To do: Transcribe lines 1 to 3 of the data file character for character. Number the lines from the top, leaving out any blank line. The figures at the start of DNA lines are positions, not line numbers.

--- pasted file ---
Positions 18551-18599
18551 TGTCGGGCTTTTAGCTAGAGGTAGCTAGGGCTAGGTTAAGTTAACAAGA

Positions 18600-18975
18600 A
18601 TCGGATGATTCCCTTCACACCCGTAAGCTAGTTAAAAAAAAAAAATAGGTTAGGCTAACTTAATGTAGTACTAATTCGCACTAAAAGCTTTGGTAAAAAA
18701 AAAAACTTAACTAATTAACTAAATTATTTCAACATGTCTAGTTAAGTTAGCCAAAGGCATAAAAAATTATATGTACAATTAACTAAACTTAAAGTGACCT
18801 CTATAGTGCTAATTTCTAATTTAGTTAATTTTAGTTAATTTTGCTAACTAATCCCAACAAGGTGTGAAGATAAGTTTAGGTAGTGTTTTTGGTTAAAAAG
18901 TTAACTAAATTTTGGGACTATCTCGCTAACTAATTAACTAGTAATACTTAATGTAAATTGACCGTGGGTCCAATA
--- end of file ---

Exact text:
Positions 18551-18599
18551 TGTCGGGCTTTTAGCTAGAGGTAGCTAGGGCTAGGTTAAGTTAACAAGA

Positions 18600-18975